Arizona Secretary of State - Ken Bennett


 
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TITLE 13. PUBLIC SAFETY

CHAPTER 5. LAW ENFORCEMENT MERIT SYSTEM COUNCIL


Supp. 06-2

Authority: A.R.S. §§ 41-1830.11 through 41-1830.15

Editor's Note: The former rules in this Chapter, which were repealed effective May 10, 2000, were codified under the old numbering system in the Arizona Administrative Code. The Historical Notes for the former rules therefore do not appear here. Editor's Notes at the beginning of Articles 1 through 9, however, indicate the location of the former rules in those Articles, and the rescinded rules are on file in the Office of the Secretary of State (Supp. 00-2).

ARTICLE 1. GENERAL PROVISIONS

Editor's Note: Former Article 1, consisting of Sections R13-5-01 through R13-5-04, repealed by final rulemaking at 6 A.A.R. 1982, effective May 10, 2000; new Article 1, consisting of Sections R13-5-101 through R13-5-104, adopted by final rulemaking at 6 A.A.R. 2090, effective May 10, 2000 (Supp. 00-2).

Section

R13-5-101. Definitions

R13-5-102. Law Enforcement Merit System Council

R13-5-103. Personnel Administration

R13-5-104. General Information

ARTICLE 2. CLASSIFICATION AND COMPENSATION

Editor's Note: Former Article 2, consisting of Sections R13-5-10 and R13-5-11, repealed by final rulemaking at 6 A.A.R. 1982, effective May 10, 2000; new Article 2, consisting of Sections R13-5-201 through R13-5-204, adopted by final rulemaking at 6 A.A.R. 2090, effective May 10, 2000 (Supp. 00-2).

Section

R13-5-201. Classification

R13-5-202. Compensation

R13-5-203. Pay Administration

R13-5-204. Work Hours and Work Options

ARTICLE 3. EMPLOYMENT

Editor's Note: Former Article 3, consisting of Section R13-5-15, repealed by final rulemaking at 6 A.A.R. 1982, effective May 10, 2000; new Article 1, consisting of Sections R13-5-301 through R13-5-317, adopted by final rulemaking at 6 A.A.R. 2090, effective May 10, 2000 (Supp. 00-2).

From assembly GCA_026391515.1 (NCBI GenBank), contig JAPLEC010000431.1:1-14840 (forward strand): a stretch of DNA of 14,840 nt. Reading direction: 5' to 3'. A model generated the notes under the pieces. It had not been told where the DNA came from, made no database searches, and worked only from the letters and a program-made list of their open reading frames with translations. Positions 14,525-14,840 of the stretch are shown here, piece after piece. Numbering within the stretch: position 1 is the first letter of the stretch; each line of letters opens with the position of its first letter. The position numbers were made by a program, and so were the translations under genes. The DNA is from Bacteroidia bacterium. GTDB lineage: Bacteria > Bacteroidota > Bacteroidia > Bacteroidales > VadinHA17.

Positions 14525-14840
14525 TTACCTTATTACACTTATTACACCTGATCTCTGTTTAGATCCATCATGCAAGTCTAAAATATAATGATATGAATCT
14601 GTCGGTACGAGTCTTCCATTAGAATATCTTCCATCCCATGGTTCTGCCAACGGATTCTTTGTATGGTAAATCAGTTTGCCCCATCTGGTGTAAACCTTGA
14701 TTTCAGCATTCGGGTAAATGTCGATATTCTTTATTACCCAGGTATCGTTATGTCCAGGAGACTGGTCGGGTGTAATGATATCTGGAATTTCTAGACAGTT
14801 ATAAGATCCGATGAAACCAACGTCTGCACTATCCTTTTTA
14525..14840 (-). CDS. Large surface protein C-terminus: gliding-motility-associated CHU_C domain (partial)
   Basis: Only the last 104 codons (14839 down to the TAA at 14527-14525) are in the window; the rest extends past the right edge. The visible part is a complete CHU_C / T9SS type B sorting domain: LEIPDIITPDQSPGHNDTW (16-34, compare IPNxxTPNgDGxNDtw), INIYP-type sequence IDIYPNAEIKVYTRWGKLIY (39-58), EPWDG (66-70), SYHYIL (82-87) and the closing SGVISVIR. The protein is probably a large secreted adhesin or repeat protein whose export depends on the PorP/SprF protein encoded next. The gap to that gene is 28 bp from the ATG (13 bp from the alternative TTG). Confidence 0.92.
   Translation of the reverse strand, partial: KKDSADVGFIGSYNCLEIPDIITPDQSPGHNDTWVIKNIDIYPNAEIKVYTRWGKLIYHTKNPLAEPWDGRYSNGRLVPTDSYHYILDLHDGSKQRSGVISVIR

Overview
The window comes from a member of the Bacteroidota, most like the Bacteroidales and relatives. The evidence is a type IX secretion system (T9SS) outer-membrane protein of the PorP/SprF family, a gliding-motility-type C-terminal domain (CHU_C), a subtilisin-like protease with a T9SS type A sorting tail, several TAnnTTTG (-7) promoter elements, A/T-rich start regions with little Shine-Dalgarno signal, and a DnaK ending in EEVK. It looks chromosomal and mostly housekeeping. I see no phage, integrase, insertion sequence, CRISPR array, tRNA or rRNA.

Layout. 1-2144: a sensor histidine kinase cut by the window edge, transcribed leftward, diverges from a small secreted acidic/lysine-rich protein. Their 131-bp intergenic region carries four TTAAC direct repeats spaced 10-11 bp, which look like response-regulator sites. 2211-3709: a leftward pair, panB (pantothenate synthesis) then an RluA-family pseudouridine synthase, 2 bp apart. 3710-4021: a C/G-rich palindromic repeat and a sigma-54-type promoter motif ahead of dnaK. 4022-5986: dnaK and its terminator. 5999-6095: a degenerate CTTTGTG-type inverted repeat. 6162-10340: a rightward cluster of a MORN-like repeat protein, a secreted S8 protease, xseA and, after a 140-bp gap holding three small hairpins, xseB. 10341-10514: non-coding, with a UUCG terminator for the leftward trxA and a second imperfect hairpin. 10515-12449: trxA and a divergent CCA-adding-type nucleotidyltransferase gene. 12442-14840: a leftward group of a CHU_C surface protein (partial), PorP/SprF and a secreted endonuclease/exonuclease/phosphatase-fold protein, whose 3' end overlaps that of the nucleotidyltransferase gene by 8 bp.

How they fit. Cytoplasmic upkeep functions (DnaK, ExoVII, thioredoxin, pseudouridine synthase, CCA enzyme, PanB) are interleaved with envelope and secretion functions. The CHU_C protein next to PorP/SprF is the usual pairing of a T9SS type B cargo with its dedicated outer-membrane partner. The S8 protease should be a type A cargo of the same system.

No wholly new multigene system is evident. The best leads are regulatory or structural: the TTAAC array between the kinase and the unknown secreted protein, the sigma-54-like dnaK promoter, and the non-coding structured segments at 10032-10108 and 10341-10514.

Section

R13-5-301. Recruitment

R13-5-302. Examinations

R13-5-303. Applicant Preference Points

R13-5-304. Employment

R13-5-305. Promotion

R13-5-306. Reassignment

R13-5-307. Reinstatement

R13-5-308. Hiring Preference

R13-5-309. Selection

R13-5-310. Pre-employment Processing

R13-5-311. Appointments

R13-5-312. Limited-Term Appointments

R13-5-313. Provisional Appointments

R13-5-314. Intermittent Appointments

R13-5-315. Employee Conduct

R13-5-316. Probation

R13-5-317. Performance Evaluations

ARTICLE 4. ASSIGNMENTS

Editor's Note: Former Article 4, consisting of Section R13-5-20, repealed by final rulemaking at 6 A.A.R. 1982, effective May 10, 2000; new Article 4, consisting of Sections R13-5-401 through R13-5-403, adopted by final rulemaking at 6 A.A.R. 2090, effective May 10, 2000 (Supp. 00-2).

Section

R13-5-401. Special Duty Assignments

R13-5-402. Uncovered Appointments

R13-5-403. Transfer of External Functions

ARTICLE 5. EMPLOYEE LEAVE

Editor's Note: Former Article 5, consisting of Sections R13-5-25 through R13-5-28, repealed by final rulemaking at 6 A.A.R. 1982, effective May 10, 2000; new Article 5, consisting of Sections R13-5-501 through R13-5-513, adopted by final rulemaking at 6 A.A.R. 2090, effective May 10, 2000 (Supp. 00-2).

Section

R13-5-501. Employee Leave Guidelines

R13-5-502. Administrative Leave

R13-5-503. Annual Leave

R13-5-504. Civic Duty

R13-5-505. Compensatory Leave

R13-5-506. Donated Annual Leave

R13-5-507. Holiday Leave

R13-5-508. Industrial Leave

R13-5-509. Leave Amortization

R13-5-510. Leave Without Pay

R13-5-511. Military Leave of Absence

R13-5-512. Recognition Leave

R13-5-513. Sick Leave

ARTICLE 6. GRIEVANCES